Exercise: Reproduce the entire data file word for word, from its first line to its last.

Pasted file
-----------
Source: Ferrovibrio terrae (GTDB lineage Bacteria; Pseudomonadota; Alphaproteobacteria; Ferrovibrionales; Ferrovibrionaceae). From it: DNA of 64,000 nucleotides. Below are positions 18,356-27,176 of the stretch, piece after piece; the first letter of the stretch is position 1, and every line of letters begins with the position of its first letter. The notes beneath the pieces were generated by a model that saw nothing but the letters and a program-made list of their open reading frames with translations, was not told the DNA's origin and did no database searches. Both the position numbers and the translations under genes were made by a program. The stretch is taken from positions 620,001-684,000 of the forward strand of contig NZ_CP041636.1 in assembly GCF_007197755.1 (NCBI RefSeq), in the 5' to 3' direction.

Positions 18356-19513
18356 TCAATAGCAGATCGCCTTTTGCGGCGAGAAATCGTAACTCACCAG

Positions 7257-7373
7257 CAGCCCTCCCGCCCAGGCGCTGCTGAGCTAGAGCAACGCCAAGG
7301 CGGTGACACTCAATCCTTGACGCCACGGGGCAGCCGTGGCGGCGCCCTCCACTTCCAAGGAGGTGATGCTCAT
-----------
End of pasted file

Source: Ferrovibrio terrae (GTDB lineage Bacteria; Pseudomonadota; Alphaproteobacteria; Ferrovibrionales; Ferrovibrionaceae). From it: DNA of 64,000 nucleotides. Below are positions 18,356-27,176 of the stretch, piece after piece; the first letter of the stretch is position 1, and every line of letters begins with the position of its first letter. The notes beneath the pieces were generated by a model that saw nothing but the letters and a program-made list of their open reading frames with translations, was not told the DNA's origin and did no database searches. Both the position numbers and the translations under genes were made by a program. The stretch is taken from positions 620,001-684,000 of the forward strand of contig NZ_CP041636.1 in assembly GCF_007197755.1 (NCBI RefSeq), in the 5' to 3' direction.

Positions 18356-19513
18356 TCAATAGCAGATCGCCTTTTGCGGCGAGAAATCGTAACTCACCAG

Positions 7257-7373
7257 CAGCCCTCCCGCCCAGGCGCTGCTGAGCTAGAGCAACGCCAAGG
7301 CGGTGACACTCAATCCTTGACGCCACGGGGCAGCCGTGGCGGCGCCCTCCACTTCCAAGGAGGTGATGCTCAT